Boise PD will use Bike Index to register, protect, and recover bikes.
One of several motor vehicle-free bridges across the Boise River connecting both sides of the Boise Greenbelt. By Kenneth Freeman from Boise, Idaho CC BY-SA 2.0, via Wikimedia Commons
Bike Index continues its summer push to enlist new partners in the fight against bike theft by pairing with the City of Boise Police Department. With an upcoming September awareness boost in the works, BPD will broadcast Bike Index as Boise’s official registry, and seek to engage local shops, universities, advocacy groups, and surrounding cities.
The BPD is partnering with Bike Index to recover bikes stolen in Boise as well as those taken outside of the city. Similarly, they want to help local universities find bikes stolen from campuses and moved into surrounding areas, said Haley Williams, Public Information Officer for Boise PD. It helps that Bike Index will move all of Boise’s existing registries into the Bike Index system.
“We hope that other police stations and cities within our area will use this as a one stop place to register their bikes,” said Williams. “We hope shops will register their bikes and put a sticker on the bikes that makes it pretty clear that if a bike is stolen it will be tracked down.”
“We know how successful it is when cities and law enforcement use Bike Index,” said Bryan Hance, Bike Index co-founder. “It really takes a multi-pronged approach between law enforcement, bike shops, and other local partners, and Boise’s taking all the right steps.”
“By plugging Boise into Bike Index’s massive network of users, we’ll be doing what we’ve done in so many other cities so far - letting the city and community tackle this problem from all angles,” said Hance. Bend, OR is one of these cities: with the right community mix for preventing bike theft, Bend decreased bike theft by 60 percent in just one year.
Williams said BPD’s efforts dovetail with Boise’s increasingly ‘bike friendly’ image and recent accolades, as Boise is making its way onto the radar as one of America’s notably bike friendly cities. Thrillist included Boise in a list just last month of best cities in the U.S. for cyclists. And in 2016, Boise moved to 27th place on Bicycling Magazine’s list of 50 Best Bike Cities in the U.S.
“There has been an increase in bike awareness and commuting, and that is a big thing for our city going forward,” said Williams. “We do have a very strong bike culture, people do commute on their bikes and people use the Boise Greenbelt, which is huge.”
The BPD decided that their existing registration was not getting the job done - mainly because it lacked more advanced listings, and the far-reaching network that Bike Index can leverage when a bike is stolen.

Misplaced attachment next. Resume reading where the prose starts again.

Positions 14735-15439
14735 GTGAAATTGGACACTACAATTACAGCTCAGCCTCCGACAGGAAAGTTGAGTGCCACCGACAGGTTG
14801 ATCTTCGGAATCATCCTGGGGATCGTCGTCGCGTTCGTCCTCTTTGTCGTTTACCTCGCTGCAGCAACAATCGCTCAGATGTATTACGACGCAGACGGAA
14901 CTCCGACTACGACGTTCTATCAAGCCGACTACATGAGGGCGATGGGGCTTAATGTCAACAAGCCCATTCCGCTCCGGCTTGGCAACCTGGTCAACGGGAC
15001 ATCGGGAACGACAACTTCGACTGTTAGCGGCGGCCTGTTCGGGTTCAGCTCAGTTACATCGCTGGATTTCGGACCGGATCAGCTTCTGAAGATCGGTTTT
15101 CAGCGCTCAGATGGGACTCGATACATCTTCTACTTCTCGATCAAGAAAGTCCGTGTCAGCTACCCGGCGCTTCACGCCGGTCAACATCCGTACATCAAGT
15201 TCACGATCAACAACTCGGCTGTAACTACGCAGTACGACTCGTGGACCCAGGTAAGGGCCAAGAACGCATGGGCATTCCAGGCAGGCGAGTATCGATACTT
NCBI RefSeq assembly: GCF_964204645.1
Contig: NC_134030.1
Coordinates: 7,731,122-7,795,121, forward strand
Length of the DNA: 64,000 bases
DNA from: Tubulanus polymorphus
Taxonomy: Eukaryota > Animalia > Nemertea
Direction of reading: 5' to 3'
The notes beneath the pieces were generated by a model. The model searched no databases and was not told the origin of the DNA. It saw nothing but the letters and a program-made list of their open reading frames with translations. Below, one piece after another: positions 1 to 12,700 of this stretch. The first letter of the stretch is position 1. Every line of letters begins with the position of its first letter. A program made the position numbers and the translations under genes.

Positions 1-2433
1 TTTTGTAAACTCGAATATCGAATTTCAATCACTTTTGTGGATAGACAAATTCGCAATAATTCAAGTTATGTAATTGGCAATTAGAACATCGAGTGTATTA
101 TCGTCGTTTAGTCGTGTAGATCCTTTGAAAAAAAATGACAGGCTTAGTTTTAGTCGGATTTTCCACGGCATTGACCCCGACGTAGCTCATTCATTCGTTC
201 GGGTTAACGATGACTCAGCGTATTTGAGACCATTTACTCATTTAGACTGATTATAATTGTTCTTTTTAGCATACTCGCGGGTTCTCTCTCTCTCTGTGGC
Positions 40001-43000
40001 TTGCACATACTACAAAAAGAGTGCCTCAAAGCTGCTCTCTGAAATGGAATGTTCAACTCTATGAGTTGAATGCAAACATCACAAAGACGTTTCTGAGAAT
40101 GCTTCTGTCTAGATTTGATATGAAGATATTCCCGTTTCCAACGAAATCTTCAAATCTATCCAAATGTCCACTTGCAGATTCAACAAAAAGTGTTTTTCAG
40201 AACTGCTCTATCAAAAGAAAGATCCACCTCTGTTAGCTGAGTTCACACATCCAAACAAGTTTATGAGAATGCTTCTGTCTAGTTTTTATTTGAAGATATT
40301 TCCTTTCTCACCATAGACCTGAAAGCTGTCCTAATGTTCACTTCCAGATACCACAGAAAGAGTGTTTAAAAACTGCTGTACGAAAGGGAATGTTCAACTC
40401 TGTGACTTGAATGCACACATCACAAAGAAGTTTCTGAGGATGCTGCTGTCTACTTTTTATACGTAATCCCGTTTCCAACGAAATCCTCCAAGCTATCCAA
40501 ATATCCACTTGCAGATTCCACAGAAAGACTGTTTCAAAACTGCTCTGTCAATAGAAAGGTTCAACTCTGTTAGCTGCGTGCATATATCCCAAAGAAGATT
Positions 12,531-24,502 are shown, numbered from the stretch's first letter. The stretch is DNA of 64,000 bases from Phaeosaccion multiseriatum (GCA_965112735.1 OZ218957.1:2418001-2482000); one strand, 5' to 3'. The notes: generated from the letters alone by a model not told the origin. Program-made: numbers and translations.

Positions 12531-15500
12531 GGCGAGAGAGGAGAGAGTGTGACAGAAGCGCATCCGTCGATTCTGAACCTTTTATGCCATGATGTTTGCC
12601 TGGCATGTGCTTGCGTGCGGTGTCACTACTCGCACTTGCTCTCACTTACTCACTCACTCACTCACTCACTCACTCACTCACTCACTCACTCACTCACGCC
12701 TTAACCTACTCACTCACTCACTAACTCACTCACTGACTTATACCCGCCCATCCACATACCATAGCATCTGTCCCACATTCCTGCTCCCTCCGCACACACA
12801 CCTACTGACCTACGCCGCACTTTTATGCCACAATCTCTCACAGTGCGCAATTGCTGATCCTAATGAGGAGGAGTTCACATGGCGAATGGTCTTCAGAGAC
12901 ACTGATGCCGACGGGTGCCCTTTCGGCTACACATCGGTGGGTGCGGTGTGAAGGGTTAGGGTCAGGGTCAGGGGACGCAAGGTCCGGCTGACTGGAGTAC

“We were looking for a better option than what we currently have. We have a registration but it’s just limited to the city of Boise,” said Williams. With Bike Index, “If you get a new bike you can add it, you can upload a new picture, new serial number. The user takes care of it rather than them having them rely on us.”
The BPD hopes to enlist more local organizations, as Bike Index is open source, meaning anyone can use it to register and search for stolen bikes. For instance, if someone brings a suspect bike into a local shop, that shop can search Bike Index for a match, and quickly contact the owner and the BPD. Bike Index also has a partnership with national pawn search provider LeadsOnline, whose nationwide system alerts pawn shops if a stolen bike is registered at their shop.
The Boise PD’s next steps include promoting Bike Index at community events, such as Boise State University football games. Their largest effort will be September 14 at the BSU vs. New Mexico football game. The BPD is going to incorporate media interviews, pregame coverage, and provide information on bike theft. An officer will register bikes for anyone interested. This is something the BPD normally does, but this year’s efforts will focus on getting bikes listed in Bike Index’s system
“The idea of registration shouldn’t be new to Boise, but now even if your bike might go out of state, the bike may also still be found. Hopefully the idea will be more appealing to people. They may have been thinking I should do that, I should do that, and now they will,” said Williams.
The Bike Index Boise site is now live at www.cityofboise.org/bikeindex.
This is a companion discussion topic for the original entry at https://bikeindex.org/news/boise-police-department-joins-with-bike-index-to-help-protect-bikes